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Assume you have an identical Earth-clone planet, what kind of atmosphere is required to have floating organisms? What I define as a large floating organism is something about the size of a bat, but with a lighter-than-air-filled sac that allows it to float like a balloon. The organism can be an animal or plant, but bonus points if it's an animal. I am wondering if an atmosphere needs to be dense or have a unique composition to allow a difference in density.

Constraints if possible:

  • The organism must be at least 6 inches (15 cm) in diameter
  • It has to have controlled movement (cannot be a wind-born seed with no direction)
  • Must be capable of some activity (cannot be dormant)
  • Preferably able to exist with flying predators
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    $\begingroup$ You talking specifically about air-filled sac, lighter than air gases are out of the question? $\endgroup$ – Alexander Dec 7 '20 at 22:33
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    $\begingroup$ There's nothing about our atmosphere that would stop such a creature from evolving. It just didn't evolve. Note that such creatures would be very easy prey for anything with wings. That means they might have evolved here, were made extinct by hungry falcons, and we simply haven't found an example fossil yet. $\endgroup$ – JBH Dec 7 '20 at 22:34
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It depends on your evolutionary path

The trick with evolution is there is no grand goal - there are incremental advances that at the time make sense, either sexually or on a survival basis.

So to consider what atmosphere would be required to meet your criteria the answer is really that it depends on the incremental evolutionary path up to that point.

I would imagine, for instance, that our current-day floating spiders (called ballooning) are good examples, where traditionally land-based creatures used techniques already at their disposal to eventually fly, and this then became evolutionarily locked in.

Your creatures would evolve similarly: there would need to be a pathway up to the point where they are already inflating, already can control to a degree their direction, and already around about the same size, for them to then make a 'small' leap to be then a large floating organism.

As far as the atmosphere goes, there are several characteristics I would imagine it could have for this 'small leap' to be evolutionarily advantageous:

  • it should be desirable for your floating organism to be in. This means either it provides them with a mating advantage (they can float far away to spread the genetics further), or a survival advantage (they can evade land based predators)
  • it should be relatively easy for your organism to be in. So no huge wind factors that would make it hard for your organism to make this leap. I guess a denser atmosphere also helps, as less inflation is needed to accomplish the same goal.
  • it should be safe for them - ie. they won't die straight away if they do this. An absence of predators up there would help. Atmosphere could also be 'cloudy' so vision based predators have a difficult time finding them.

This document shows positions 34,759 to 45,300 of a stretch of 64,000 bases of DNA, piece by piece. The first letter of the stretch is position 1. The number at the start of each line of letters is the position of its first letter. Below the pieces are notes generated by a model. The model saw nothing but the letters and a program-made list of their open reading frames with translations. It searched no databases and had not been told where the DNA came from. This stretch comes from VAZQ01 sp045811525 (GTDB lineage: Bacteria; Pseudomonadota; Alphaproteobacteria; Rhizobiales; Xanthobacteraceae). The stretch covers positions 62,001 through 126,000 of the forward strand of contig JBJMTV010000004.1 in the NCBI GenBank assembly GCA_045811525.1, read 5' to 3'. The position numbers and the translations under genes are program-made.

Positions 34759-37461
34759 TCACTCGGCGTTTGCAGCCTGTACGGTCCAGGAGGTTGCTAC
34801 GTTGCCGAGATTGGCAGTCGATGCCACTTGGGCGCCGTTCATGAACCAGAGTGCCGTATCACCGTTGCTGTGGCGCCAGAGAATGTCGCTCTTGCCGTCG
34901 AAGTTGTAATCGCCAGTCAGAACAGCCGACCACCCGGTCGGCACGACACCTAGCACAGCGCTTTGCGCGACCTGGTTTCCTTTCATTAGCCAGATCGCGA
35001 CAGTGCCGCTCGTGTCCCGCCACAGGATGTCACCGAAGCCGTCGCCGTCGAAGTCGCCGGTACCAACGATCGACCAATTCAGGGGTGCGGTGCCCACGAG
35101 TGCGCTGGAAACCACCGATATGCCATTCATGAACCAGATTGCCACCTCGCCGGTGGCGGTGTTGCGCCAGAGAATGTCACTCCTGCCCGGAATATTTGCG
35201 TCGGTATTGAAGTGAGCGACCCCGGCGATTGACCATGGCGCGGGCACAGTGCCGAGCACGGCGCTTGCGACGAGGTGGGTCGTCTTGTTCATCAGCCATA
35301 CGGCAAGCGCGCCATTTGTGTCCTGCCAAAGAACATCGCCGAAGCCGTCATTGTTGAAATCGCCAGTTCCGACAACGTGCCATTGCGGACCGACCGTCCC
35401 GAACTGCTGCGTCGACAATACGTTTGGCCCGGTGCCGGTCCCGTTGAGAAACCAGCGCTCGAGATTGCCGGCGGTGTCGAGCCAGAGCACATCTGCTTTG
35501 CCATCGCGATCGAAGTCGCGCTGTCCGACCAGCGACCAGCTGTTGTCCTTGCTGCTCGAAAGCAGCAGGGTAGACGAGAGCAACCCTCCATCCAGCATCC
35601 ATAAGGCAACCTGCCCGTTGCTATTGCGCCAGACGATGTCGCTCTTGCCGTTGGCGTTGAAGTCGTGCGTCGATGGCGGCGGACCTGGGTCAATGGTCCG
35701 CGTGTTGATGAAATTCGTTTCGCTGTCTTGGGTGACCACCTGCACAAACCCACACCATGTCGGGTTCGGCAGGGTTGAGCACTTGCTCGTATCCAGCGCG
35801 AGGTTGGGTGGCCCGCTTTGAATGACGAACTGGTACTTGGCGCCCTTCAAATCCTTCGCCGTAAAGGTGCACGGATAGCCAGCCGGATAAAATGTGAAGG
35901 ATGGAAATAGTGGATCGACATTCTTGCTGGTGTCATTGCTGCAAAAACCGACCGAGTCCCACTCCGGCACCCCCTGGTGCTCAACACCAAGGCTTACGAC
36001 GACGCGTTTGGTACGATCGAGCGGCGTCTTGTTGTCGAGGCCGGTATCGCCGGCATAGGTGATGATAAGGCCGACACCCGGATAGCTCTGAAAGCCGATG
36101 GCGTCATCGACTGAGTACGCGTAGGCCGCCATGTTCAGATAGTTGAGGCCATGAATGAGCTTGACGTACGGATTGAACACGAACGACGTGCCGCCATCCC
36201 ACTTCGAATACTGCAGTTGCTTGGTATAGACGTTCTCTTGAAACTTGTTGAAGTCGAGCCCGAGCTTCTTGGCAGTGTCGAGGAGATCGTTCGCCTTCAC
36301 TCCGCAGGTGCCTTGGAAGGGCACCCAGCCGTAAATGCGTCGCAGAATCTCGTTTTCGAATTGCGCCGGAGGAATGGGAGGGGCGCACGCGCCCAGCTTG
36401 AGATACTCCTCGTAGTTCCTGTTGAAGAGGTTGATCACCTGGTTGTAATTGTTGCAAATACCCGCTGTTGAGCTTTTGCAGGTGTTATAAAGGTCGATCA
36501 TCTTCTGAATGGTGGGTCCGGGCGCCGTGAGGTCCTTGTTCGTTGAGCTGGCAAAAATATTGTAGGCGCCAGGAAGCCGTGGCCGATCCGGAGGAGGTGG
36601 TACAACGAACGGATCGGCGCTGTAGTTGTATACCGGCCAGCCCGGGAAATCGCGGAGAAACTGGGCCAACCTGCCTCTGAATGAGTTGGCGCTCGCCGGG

• it should be 'sexy' for them. If sexual reproduction is available on your world, which I believe it needs to be in order for the diversity of life to get up to the requirements you have outlined, then there needs to be competition and sexual selection. This means a female should really be 'awed' by the fact the male can do this, or the other way around, to promote competition within the same species and push these evolutionary developments. Perhaps the atmosphere can carry sound easily for mating rituals, or your organisms can carry scent to advertise their sexy presence (meaning not too much wind again).

Again there is no goal in evolution, there is no real reason why it hasn't happened on Earth, other than perhaps it isn't really sexy enough yet for our organisms that can 'almost' do this.

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A denser atmosphere would help floating organisms, since it allows more lift to be generated for the same balloon volume. This could be done by having a high-pressure atmosphere or by having dense gases in the atmosphere (the latter also lets you use a wider range of gases for lift). Venus is an example of both of these: its atmosphere has over 90 times the pressure of Earth's and is almost entirely CO2. Notably, people have proposed using balloons to colonise its upper atmosphere: these balloons could be filled with nitrogen or even with breathable air and still float.

It would also be helpful if the atmosphere has a diverse composition, enough for organisms to get everything they need without descending to the ground. As an example, the six elements of carbon, hydrogen, oxygen, nitrogen, phosphorus and sulfur are essential for all Earth life, so it would help if these are all present in the atmosphere. These wouldn't need to be present as gases, necessarily, they could also be liquid droplets or solid dust particles suspended in the air. And they wouldn't necessarily have to be in high concentrations: plants do fine with an atmospheric CO2 concentration of ~400 ppm, so it's likely that similarly low concentrations of the vital elements would be enough to support life.

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